Service.com Bids for Sears Home Improvement Business

The most tangible signs to date of Sears Holdings Corp.'s sale effort appeared last week, with motions to aid asset sales and sell its Sears Home Improvement Products business.

The retail giant on Saturday filed court papers to sell the Longwood, Fla.-based unit, centered on a $60 million lead offer from Service.com Inc. The SHIP business provides home improvement services through more than 2,000 professionals and independent contractors.

Court papers show Service.com would pay $60 million, subject to adjustment, for the SHIP unit and would assume certain liabilities. The Farmington Hills, Mich.-based bidder, which connects homeowners with professionals for home improvement projects, would receive a 1.5% breakup fee if it lost at auction.

Interested parties would have until Dec. 11 to match Service.com's bid plus the breakup fee and deposit 10%. If Sears received a rival offer, it would hold an auction on Dec. 13.

Judge Robert D. Drain of the U.S. Bankruptcy Court for the Southern District of New York in White Plains would consider approving the sale on Dec. 18. Sears in a Saturday statement anticipated the transaction would close by early January.

Drain is set on Nov. 15 to consider the proposed bidding procedures for the business. At the same hearing he is scheduled to weigh a motion to aid all asset sales and a request for final use of bankruptcy financing.

On Oct. 15, Drain approved interim use of a $1.83 billion senior bankruptcy loan. Reuters reported on Sunday the lenders might reduce the new money in the final loan to $150 million in connection with a potential $450 million loan from Sears chairman, creditor and shareholder Eddie Lampert and other parties.

The motions filed last week are the first formal steps toward what Sears has said is a necessary paring of its operations.

"As previously discussed, these Chapter 11 cases must progress with all deliberate speed to stem the substantial operating losses that will continue to decrease the value of the debtors' estates," the retailer wrote in its global bid procedures motion on Thursday. "Accordingly, the prompt consummation of sale transactions that will maximize value for the debtors' estates and preserve as many jobs as possible is a cornerstone of the debtors' Chapter 11 strategy."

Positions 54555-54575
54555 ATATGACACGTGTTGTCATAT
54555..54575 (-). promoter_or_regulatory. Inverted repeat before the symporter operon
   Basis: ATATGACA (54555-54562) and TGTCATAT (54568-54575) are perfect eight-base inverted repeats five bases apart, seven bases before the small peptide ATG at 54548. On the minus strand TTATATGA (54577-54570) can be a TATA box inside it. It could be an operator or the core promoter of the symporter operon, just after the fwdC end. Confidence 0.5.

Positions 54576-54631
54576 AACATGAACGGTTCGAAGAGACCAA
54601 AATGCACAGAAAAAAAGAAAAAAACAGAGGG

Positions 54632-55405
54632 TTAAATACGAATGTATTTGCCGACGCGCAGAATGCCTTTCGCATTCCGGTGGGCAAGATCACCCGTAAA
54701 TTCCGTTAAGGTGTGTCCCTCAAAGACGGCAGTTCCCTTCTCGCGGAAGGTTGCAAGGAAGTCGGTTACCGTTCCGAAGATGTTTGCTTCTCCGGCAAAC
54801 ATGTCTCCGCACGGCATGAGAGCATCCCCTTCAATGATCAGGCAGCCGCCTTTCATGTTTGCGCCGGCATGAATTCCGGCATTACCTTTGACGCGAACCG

In its most recent motion, Sears said it has been marketing the SHIP business since January and that it received indications of interest this summer, including from Lampert's ESL Investments Inc. Indeed, Securities and Exchange Commission filings show Lampert in April proposed acquiring the SHIP unit and Sears' Parts Direct appliance division for $500 million and Sears divesting Kenmore. In August, he offered $70 million for SHIP, plus a potential $10 million contingent payment.

Sears, though, said it had determined Service.com's bid was the best offer and had made substantial progress negotiating terms of the transaction when the Hoffman Estates, Ill.-based retail giant entered Chapter 11 on Oct. 15. Sears asserted it was critical to sell the operation separately from the rest of its assets, as it has begun to deteriorate since the bankruptcy case began.

The retailer sought court protection ahead of a looming debt repayment with plans to close 142 stores and reorganize or sell its core locations. It looks to secure a lead bid for roughly 400 "go forward" stores by Dec. 15 and hold an auction by Feb. 2.

Sears's shares, once traded on Nasdaq, now change hands on the Pink tier of OTC Markets under ticker symbol (SHLDQ) . On Monday morning shares were at 19.1 cents, down 3.05%.

A Sears representative and its legal counsel did not immediately return requests for comment.

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